Final count shows 84 percent of residents oppose joining Marvin
A four year annexation fight came to an end Tuesday, Dec. 6, as the Union County Board of Elections certified petition results. The final count showed that 1,226 out of 1,447 affected property owners, or 84.7 percent, opposed annexation into the village of Marvin.
“The petition process works,” Walden Pond homeowner and annexation opponent Paul Schneider said. “The numbers tell the whole story. Eighty-four percent of the residents weren’t interested in being annexed in. Forced annexation is wrong and we’re looking forward to the legislature addressing the issue.”
Schneider and fellow annexation opponents Patricia Bradshaw and Katherine Billingham served as observers for the opposition, during the petition count, while Marvin Mayor Nick Dispenziere, Mayor Pro Tem Ron Salimao and Interim Administrator Lisa Thompson observed on behalf of the village.
All total, 1,563 petitions were turned in, either mailed to the board or delivered by annexation opponents. A group of more than 50 volunteers spent the last few weeks leading up to the deadline going door to door in the neighborhoods asking people if they supported the annexation effort. During the count Tuesday, the Board of Elections found 337 duplicates, certifying 1,226 petitions as accurate. The board didn’t reject any of the submitted petitions, although the Marvin observers raised questions on 89 of them.
Dispenziere questioned some of the duplicate petitions. Even though the name was the same on both petitions, he felt the signatures were different enough to be called into question. Board members disagreed.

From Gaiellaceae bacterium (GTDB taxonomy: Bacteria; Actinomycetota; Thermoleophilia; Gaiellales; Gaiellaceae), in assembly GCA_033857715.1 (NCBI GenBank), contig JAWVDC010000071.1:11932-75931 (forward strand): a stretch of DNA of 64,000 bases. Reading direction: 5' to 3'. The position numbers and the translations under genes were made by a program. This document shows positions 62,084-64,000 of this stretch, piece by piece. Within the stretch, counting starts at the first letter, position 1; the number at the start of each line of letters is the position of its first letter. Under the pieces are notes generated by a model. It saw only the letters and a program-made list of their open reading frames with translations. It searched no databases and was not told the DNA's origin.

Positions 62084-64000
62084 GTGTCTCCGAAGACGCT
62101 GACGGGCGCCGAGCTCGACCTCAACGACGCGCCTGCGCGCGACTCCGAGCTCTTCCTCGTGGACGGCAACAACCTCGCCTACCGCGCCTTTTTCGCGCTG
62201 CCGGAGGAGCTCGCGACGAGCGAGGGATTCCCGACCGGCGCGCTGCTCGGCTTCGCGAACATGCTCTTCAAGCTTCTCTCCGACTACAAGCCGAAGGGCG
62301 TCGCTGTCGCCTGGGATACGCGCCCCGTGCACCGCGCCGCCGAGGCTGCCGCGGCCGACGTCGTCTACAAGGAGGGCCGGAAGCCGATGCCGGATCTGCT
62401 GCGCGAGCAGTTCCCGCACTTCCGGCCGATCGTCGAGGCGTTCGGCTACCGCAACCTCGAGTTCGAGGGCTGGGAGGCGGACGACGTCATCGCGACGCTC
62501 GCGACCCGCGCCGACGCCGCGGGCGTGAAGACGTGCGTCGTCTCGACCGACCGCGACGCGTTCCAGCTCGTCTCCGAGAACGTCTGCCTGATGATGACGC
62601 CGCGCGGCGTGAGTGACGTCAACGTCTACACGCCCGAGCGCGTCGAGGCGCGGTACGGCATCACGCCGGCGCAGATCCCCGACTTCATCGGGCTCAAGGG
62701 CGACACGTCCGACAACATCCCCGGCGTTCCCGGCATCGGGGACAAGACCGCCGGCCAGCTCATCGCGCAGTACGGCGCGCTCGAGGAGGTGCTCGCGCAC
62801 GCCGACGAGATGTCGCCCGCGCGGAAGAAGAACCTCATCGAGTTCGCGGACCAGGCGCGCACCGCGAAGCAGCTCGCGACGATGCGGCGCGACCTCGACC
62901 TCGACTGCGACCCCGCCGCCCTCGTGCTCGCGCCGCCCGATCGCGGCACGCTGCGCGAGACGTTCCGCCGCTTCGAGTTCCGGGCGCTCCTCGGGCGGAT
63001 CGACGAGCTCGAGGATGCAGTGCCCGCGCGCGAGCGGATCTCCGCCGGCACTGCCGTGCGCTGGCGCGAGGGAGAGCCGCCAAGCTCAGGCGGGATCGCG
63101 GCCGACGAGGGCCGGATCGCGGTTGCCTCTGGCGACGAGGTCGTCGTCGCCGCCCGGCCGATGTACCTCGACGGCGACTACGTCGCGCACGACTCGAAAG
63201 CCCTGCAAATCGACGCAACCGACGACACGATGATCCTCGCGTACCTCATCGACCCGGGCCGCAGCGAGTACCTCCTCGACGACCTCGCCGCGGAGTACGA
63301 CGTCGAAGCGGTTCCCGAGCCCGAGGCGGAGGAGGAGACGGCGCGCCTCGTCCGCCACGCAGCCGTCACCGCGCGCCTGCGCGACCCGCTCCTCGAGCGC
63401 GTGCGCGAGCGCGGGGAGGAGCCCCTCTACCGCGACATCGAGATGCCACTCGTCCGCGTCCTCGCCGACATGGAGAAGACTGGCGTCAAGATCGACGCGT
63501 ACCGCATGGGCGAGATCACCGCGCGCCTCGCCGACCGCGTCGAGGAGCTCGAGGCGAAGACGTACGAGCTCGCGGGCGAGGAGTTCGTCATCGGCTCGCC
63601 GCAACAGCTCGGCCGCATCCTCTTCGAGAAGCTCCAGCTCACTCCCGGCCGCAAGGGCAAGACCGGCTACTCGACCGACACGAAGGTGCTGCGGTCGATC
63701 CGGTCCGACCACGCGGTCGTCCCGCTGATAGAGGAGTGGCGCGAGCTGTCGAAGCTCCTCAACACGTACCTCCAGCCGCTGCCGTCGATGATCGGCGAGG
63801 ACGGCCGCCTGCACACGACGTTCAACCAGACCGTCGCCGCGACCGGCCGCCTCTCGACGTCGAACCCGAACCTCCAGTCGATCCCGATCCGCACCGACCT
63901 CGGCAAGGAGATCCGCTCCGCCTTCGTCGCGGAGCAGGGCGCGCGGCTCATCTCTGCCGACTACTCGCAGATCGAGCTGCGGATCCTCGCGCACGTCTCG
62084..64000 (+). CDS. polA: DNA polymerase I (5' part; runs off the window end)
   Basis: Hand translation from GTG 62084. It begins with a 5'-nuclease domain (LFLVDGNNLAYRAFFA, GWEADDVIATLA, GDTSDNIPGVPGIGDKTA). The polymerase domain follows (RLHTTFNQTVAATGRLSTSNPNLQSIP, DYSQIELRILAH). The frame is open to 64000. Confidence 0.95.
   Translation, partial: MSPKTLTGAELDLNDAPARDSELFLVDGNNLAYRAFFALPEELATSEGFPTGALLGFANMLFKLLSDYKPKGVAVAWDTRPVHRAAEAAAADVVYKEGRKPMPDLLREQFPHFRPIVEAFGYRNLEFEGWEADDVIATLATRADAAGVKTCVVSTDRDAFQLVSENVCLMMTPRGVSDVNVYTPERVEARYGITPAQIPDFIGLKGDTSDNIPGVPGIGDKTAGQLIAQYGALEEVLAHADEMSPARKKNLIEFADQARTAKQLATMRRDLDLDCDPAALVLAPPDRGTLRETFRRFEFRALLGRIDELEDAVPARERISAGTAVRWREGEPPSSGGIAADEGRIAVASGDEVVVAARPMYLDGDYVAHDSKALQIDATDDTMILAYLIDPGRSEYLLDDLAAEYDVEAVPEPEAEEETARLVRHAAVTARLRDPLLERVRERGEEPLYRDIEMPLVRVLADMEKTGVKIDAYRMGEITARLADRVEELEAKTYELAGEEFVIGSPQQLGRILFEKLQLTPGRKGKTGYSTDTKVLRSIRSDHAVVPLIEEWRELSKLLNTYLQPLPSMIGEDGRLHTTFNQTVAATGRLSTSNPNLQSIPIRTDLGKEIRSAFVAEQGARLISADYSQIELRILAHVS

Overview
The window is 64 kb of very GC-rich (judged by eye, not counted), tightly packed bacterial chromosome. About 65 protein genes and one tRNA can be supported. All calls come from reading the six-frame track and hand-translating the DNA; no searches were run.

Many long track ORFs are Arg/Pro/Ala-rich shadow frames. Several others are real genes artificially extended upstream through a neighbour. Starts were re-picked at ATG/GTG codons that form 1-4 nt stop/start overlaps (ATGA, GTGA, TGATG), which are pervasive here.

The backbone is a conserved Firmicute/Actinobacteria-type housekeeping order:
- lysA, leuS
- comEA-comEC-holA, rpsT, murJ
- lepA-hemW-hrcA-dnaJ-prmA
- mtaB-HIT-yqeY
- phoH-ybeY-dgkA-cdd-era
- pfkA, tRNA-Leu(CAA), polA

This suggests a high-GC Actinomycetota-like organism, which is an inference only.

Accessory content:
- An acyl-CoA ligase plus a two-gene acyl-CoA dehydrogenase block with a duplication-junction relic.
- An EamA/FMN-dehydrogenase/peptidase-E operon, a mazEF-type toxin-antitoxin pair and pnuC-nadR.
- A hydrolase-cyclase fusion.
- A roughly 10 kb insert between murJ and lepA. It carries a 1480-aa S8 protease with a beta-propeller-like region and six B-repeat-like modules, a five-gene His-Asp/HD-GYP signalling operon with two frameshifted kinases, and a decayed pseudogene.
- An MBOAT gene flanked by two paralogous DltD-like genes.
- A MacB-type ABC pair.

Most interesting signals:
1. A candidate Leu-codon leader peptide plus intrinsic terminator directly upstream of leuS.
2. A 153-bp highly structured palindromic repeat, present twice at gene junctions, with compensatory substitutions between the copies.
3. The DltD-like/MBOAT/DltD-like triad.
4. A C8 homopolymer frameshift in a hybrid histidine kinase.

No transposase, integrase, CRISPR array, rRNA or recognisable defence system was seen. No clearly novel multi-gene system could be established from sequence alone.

“All that I saw appeared to be valid,” Board of Elections Chair Bobby Griffin said.
His comments were echoed by fellow member Shirley Bossbach.
“They look the same to me, it looks like the same writing,” Bossbach said.
Dispenziere also questioned one of the petitions with multiple property owners on it. Three out of the four had signed, with the fourth reported as deceased. However unlike other petitions that had a death certificate attached, this one did not.
Griffin pointed out that state law calls for a majority of property owners to sign a petition, for it to be legal. Since three of the four signed, the board certified the parcel.
In 2008, the Marvin Village Council initiated a forced annexation to clean up some “doughnut holes” around the town, targeting 14 subdivisions and 1,423 homeowners.
State law gives citizens the right to reject an involuntary annexation by gathering signatures of 60 percent of property owners in the targeted area. In this case, 60 percent of the homeowners would be 868. Annexation opponents far exceeded that with 1226 petitions coming in.
The Town of Weddington voluntarily cancelled a forced annexation in 2010 after facing a similar situation. A survey of the residents showed 70 percent had no interest in joining Weddington, saying they didn’t see any new or improved services offered. Sheriff’s deputies patrol those areas, and various fire departments and emergency medical service agencies answer
Barring any legal challenge, state law prevents the village from attempting to forcibly annex the same area for three years. Board members set aside the petitions, to be stored until the legal situation is sorted out.
Saying he couldn’t speak for the full council, only because they hadn’t met to discuss it, Dispenziere said it was time to move on.
“Speaking for myself, I would not pursue any legal action,” Dispenziere said. “I think the people have spoken. We didn’t do a good job explaining the benefits of being in Marvin.”